In an environment where the Charity Commission says that charities and trustees must be held to a higher standard, the Kids Company case showed a strikingly different approach by a High Court judge.  

What was the case about?

In August 2015 the Official Receiver (the Government body that deals with company insolvencies) brought disqualification proceedings against the directors/trustees of Kids Company and its CEO, Camila Batmanghelidjh. The proceedings sought to disqualify them from acting as directors or managers of a company on the basis they were “unfit to be concerned in the management of a company”. 

The Official Receiver alleged that the CEO was a “de facto director”, in other words she acted as a director despite not being formally appointed as one. The court considered this in the context of the overall governance structure of the charity, its schemes of financial delegation, the fact she was held out as “CEO” and her attendance at board meetings. Many charity CEOs will be comforted by the judge’s comments: “I do not agree with the suggestion… that any CEO of a charity doing a role that can be compared to that of a CEO of a commercial company is likely to be a de facto director”. The judge concluded that Ms Batmanghelidjh “had significant influence but was not part of the ultimate decision-making structure. She was not on an equal footing with the trustees and did not have the same, or equivalent, status or functions”.

The case against the trustees focused on whether they, and the CEO, were unfit because they had “caused and/or allowed Kids Company to operate an unsustainable business model” and knew that failure of the charity was inevitable without substantial action. The Official Receiver sought to demonstrate this by reference to Kids Company’s “demand led” model, alleged governance failings, a lack of reserves and inadequate financial controls as the charity grew, demonstrated by persistent cash flow difficulties. There was no suggestion that the trustees or CEO had acted dishonestly or in bad faith, or that there had been any inappropriate personal gain or inappropriate spending.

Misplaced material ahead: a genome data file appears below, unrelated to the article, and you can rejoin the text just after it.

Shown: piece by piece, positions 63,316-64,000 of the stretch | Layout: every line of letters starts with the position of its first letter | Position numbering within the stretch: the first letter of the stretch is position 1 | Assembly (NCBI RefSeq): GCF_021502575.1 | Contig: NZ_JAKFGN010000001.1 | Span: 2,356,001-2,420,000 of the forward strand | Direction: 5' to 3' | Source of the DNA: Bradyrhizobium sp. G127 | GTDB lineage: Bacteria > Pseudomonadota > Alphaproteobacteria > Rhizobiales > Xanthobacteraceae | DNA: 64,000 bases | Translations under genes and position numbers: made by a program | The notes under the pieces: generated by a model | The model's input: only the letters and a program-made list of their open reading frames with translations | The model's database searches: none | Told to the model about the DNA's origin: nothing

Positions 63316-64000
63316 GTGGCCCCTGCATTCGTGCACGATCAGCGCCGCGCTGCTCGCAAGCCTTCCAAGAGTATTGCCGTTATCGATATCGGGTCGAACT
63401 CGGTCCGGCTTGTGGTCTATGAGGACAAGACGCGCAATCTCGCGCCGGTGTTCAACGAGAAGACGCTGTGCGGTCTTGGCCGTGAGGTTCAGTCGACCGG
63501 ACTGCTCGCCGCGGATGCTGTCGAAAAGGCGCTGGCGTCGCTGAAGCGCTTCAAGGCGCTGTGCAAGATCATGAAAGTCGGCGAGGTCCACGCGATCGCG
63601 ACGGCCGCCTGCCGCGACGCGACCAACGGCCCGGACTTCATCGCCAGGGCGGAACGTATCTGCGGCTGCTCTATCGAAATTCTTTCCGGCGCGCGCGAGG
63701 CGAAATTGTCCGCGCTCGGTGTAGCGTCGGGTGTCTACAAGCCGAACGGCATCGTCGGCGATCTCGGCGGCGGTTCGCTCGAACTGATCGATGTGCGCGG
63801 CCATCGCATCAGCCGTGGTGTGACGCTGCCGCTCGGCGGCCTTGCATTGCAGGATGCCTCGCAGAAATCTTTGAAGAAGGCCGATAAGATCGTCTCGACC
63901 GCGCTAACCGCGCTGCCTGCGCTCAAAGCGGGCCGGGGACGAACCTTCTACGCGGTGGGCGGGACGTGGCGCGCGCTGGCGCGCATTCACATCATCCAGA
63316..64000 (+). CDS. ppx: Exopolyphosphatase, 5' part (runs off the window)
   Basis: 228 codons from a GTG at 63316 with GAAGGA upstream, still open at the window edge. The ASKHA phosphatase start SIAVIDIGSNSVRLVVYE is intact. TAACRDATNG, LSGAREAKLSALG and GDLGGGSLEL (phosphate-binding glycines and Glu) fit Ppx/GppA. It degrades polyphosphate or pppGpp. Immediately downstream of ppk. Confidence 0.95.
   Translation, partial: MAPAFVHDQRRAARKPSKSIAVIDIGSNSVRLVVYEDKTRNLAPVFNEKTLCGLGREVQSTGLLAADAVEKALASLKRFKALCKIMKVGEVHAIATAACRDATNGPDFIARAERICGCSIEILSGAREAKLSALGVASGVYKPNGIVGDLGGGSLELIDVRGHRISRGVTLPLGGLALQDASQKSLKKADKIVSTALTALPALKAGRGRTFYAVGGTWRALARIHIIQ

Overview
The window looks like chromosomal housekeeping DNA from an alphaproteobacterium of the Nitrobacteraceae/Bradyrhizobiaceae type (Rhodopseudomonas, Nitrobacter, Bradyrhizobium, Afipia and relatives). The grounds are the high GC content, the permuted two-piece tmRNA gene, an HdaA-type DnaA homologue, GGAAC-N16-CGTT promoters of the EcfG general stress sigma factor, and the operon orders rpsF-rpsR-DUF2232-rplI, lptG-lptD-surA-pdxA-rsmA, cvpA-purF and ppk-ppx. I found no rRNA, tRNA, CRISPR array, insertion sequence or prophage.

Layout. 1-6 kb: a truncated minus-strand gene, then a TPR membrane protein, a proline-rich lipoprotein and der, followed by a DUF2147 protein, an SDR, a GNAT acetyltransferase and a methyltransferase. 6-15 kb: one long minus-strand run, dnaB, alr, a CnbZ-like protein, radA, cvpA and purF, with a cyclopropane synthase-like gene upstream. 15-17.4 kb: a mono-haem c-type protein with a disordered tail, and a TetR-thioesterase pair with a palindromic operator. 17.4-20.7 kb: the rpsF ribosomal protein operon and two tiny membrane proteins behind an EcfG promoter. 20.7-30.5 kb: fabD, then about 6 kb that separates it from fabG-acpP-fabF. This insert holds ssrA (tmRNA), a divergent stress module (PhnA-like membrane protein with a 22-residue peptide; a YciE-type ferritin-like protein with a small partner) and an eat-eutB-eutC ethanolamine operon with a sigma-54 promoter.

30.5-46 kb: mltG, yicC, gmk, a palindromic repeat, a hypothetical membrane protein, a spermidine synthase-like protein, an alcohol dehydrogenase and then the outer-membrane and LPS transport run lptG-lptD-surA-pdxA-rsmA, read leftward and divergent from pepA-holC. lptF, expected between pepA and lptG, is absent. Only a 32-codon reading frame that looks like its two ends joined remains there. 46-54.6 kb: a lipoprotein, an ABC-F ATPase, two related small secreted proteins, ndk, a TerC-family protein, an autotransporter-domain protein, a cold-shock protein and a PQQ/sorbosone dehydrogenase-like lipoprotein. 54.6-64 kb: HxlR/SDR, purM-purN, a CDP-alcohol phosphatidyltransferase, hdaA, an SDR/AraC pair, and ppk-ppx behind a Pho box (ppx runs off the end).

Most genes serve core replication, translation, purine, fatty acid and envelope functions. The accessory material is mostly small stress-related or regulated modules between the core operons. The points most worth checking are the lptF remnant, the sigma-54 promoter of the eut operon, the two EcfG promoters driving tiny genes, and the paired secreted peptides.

What did the court decide?

The court considered extensive evidence around the business model and the charity’s cash flow position, as well as the charity’s relationships with donors and Government. The Official Receiver asserted the charity was insolvent for much of the relevant period. The judge stated: “what this case is, or should properly be, about is whether the trustees did “too little too late” to address the financial risks associated with the model, particularly in terms of controlling expenditure and cutting costs”.

Ultimately the judge decided that although aspects of Kids Company’s business model were high risk, it was not ‘unsustainable’. There was a recognition that this business model was common in a sector that relies heavily on donations. She did not believe that it was unreasonable for trustees to carry on relying on the hope of future funds brought in by very effective fundraising, which the CEO had undertaken over the course of the charity’s life. In fact, had it not been for sexual assault allegations against the charity in July 2015, which turned out to be unfounded, it was likely that the charity would have survived.